You Can't Spell TIME Without 'I' and 'Me'!

How my self-obsessed writing changed journalism

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Photo-illustration by John Ueland for TIME

When I first got to TIME Magazine in 1997, a small number of people did not enjoy my particular style of writing. Unfortunately, most of these people worked in my office. Or subscribed to TIME. So, really, a small number compared with the population of earth but a pretty big number compared with the amount of people who read my articles.

Not only did a website chart the number of times I used me, I and my each week, but a reporter in TIME's Los Angeles bureau tacked one of my articles to her door, riddled with circles and angry scribblings about the death of the magazine. A 2000 New York Times profile about me said my columns "focus on three topics: himself, his life and his deep, private, personal thoughts." In one of the greatest moments of my life, I was flown first class from New York to L.A. by a television studio to work on a sitcom pilot about my life, and a former SPORTS ILLUSTRATED model who was also on the flight asked to switch seats so she could sit by me. The man who agreed to switch was Gore Vidal, and when I told him I knew a friend of his who worked for TIME, he ranted about how the editor had ruined the magazine by hiring egocentric young people who write only about themselves. I nodded vigorously and thought, Gore Vidal is talking about me!

Thirteen years later and 13 years wiser, I reflect on that criticism and think, I won! All bloggers write in first person, spending hours each day chronicling their anger at their kids for taking away their free time. Every Facebook update and tweet is sophomoric, solipsistic, snarky and other words I've learned by Googling myself.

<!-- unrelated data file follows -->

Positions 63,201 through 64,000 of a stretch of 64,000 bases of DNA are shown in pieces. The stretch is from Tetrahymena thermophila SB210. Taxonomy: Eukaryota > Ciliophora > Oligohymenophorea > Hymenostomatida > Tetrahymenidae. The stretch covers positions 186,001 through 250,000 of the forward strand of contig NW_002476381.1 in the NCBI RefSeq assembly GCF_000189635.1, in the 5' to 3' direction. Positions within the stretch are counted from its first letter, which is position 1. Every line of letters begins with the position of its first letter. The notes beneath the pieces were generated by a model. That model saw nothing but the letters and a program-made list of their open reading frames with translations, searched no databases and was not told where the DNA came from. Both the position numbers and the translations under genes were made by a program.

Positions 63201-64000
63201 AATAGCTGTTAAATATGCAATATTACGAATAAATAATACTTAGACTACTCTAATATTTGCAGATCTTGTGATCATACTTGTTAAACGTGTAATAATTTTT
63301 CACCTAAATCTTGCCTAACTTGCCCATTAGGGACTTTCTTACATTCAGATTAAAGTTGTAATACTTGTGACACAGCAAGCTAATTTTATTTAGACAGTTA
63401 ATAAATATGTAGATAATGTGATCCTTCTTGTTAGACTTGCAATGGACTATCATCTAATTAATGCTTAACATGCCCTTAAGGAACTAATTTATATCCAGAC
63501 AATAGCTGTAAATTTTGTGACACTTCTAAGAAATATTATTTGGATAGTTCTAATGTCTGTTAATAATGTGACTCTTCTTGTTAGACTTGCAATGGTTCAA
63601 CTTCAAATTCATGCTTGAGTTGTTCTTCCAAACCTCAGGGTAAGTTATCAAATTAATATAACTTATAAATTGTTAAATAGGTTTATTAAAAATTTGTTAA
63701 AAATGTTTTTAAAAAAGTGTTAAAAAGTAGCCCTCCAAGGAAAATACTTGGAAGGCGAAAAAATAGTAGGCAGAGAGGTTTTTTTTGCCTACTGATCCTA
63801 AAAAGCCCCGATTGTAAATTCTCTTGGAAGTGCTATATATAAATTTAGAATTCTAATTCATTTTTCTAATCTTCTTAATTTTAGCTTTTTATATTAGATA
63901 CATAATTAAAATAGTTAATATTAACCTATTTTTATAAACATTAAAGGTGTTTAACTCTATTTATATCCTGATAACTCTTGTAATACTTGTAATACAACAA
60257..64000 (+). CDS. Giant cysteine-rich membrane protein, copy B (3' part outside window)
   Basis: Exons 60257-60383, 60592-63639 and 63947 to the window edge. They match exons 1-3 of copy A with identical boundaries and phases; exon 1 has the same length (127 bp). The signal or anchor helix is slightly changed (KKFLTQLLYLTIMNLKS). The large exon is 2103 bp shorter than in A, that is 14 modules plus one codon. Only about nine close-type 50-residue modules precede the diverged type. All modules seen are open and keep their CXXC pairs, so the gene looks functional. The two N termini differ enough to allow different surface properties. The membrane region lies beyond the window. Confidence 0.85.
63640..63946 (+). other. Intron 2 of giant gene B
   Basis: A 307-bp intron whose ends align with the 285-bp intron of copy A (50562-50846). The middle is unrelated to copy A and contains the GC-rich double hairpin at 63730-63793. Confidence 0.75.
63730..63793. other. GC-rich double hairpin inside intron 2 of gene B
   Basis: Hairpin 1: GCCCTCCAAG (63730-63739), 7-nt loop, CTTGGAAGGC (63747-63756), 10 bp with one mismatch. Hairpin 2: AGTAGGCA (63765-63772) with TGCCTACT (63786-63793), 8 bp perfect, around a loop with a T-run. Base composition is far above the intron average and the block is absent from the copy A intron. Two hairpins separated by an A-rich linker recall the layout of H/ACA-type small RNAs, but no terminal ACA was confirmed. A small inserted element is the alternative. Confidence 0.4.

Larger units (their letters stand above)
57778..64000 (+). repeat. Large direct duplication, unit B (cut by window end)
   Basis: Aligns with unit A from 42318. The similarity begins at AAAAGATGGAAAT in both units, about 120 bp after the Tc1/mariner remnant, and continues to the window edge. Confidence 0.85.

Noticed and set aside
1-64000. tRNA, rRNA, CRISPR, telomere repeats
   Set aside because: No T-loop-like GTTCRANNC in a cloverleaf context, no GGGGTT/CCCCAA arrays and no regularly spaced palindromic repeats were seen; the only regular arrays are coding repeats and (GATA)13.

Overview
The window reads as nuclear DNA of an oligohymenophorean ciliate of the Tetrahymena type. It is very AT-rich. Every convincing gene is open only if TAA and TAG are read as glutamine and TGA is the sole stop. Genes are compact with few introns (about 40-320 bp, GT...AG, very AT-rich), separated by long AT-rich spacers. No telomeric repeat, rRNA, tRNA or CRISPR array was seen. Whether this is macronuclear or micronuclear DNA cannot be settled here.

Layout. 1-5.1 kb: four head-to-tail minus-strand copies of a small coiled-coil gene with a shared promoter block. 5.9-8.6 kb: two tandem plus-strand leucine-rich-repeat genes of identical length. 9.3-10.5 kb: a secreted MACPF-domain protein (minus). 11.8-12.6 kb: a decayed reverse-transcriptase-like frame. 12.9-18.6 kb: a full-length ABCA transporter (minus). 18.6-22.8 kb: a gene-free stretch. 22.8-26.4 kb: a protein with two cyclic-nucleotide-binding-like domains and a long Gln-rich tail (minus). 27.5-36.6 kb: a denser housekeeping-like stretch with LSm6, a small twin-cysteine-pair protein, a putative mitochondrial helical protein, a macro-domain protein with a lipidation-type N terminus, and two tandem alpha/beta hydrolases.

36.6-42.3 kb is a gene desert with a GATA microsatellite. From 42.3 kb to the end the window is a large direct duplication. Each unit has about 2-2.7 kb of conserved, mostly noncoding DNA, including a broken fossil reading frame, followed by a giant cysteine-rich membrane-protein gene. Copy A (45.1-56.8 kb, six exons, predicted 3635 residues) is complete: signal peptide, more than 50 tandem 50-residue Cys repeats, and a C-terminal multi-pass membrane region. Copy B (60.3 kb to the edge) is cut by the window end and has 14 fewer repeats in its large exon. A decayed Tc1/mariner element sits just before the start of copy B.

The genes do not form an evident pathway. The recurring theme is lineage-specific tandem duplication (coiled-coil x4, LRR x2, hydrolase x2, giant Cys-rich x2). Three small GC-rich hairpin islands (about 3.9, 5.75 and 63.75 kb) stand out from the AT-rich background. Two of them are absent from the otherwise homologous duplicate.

Psychology professor Jean Twenge, whose book The Narcissism Epidemic I love largely because it mentions me, says we are living in the Age of Individualism, a radical philosophical shift that began with Freud. This phenomenon hit a tipping point in the 1960s and exploded in the past 10 years with reality television, Facebook, blogging and me. "You're supposed to craft your own image and have a personal brand. That was unheard of 10 years ago," says Twenge. Data that track people's need for social approval show we care less and less about whether others think we're proper, polite or considerate. "There was a battle between acting the way people expect and 'Just be yourself,' and 'Just be yourself' won," she said. "'You shouldn't care what anyone else thinks of you' is something commonly told to teenagers. What would the world be like if we really didn't care what people thought of us?" I am afraid to imagine a world in which people don't care if others think they look hot in their Facebook bikini photos.

When Twenge e-mailed her co-author, University of North Carolina psychology professor W. Keith Campbell, about how self-revelation had changed journalism, he wrote back, "It's now expected that writers of journalism insert themselves in stories. I know that Joel has a wife named something like Calliope who is a hippie and that Joel lives in Hollywood, has a kid and makes something like $287,000 a year. I don't need to know any of this. But I feel closer to Joel than if I didn't." Cassandra clearly has some work to do branding herself.

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